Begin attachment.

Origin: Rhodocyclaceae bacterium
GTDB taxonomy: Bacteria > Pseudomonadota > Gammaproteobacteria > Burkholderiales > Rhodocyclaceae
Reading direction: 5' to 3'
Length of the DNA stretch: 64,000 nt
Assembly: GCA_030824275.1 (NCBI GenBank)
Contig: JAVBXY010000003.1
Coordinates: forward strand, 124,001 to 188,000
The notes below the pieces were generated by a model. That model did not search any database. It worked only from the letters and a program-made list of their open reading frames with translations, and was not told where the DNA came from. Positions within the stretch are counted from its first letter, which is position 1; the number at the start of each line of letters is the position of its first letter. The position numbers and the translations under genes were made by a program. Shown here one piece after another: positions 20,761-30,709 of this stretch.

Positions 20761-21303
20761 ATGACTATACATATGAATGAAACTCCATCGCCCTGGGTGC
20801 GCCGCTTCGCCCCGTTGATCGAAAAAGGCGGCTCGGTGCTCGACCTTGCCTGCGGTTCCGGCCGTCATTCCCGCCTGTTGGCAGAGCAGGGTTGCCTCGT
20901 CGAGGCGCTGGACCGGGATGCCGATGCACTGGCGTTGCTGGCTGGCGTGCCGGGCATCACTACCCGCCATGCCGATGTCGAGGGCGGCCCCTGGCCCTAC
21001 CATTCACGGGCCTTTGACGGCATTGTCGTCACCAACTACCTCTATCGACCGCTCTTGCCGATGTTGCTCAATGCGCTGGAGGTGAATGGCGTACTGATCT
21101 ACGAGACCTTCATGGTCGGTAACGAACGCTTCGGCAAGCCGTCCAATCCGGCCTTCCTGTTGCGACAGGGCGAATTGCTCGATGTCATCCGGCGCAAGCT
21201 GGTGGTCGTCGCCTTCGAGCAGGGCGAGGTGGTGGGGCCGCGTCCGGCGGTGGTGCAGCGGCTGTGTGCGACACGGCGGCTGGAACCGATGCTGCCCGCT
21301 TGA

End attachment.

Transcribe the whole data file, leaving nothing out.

Origin: Rhodocyclaceae bacterium
GTDB taxonomy: Bacteria > Pseudomonadota > Gammaproteobacteria > Burkholderiales > Rhodocyclaceae
Reading direction: 5' to 3'
Length of the DNA stretch: 64,000 nt
Assembly: GCA_030824275.1 (NCBI GenBank)
Contig: JAVBXY010000003.1
Coordinates: forward strand, 124,001 to 188,000
The notes below the pieces were generated by a model. That model did not search any database. It worked only from the letters and a program-made list of their open reading frames with translations, and was not told where the DNA came from. Positions within the stretch are counted from its first letter, which is position 1; the number at the start of each line of letters is the position of its first letter. The position numbers and the translations under genes were made by a program. Shown here one piece after another: positions 20,761-30,709 of this stretch.

Positions 20761-21303
20761 ATGACTATACATATGAATGAAACTCCATCGCCCTGGGTGC
20801 GCCGCTTCGCCCCGTTGATCGAAAAAGGCGGCTCGGTGCTCGACCTTGCCTGCGGTTCCGGCCGTCATTCCCGCCTGTTGGCAGAGCAGGGTTGCCTCGT
20901 CGAGGCGCTGGACCGGGATGCCGATGCACTGGCGTTGCTGGCTGGCGTGCCGGGCATCACTACCCGCCATGCCGATGTCGAGGGCGGCCCCTGGCCCTAC
21001 CATTCACGGGCCTTTGACGGCATTGTCGTCACCAACTACCTCTATCGACCGCTCTTGCCGATGTTGCTCAATGCGCTGGAGGTGAATGGCGTACTGATCT
21101 ACGAGACCTTCATGGTCGGTAACGAACGCTTCGGCAAGCCGTCCAATCCGGCCTTCCTGTTGCGACAGGGCGAATTGCTCGATGTCATCCGGCGCAAGCT
21201 GGTGGTCGTCGCCTTCGAGCAGGGCGAGGTGGTGGGGCCGCGTCCGGCGGTGGTGCAGCGGCTGTGTGCGACACGGCGGCTGGAACCGATGCTGCCCGCT
21301 TGA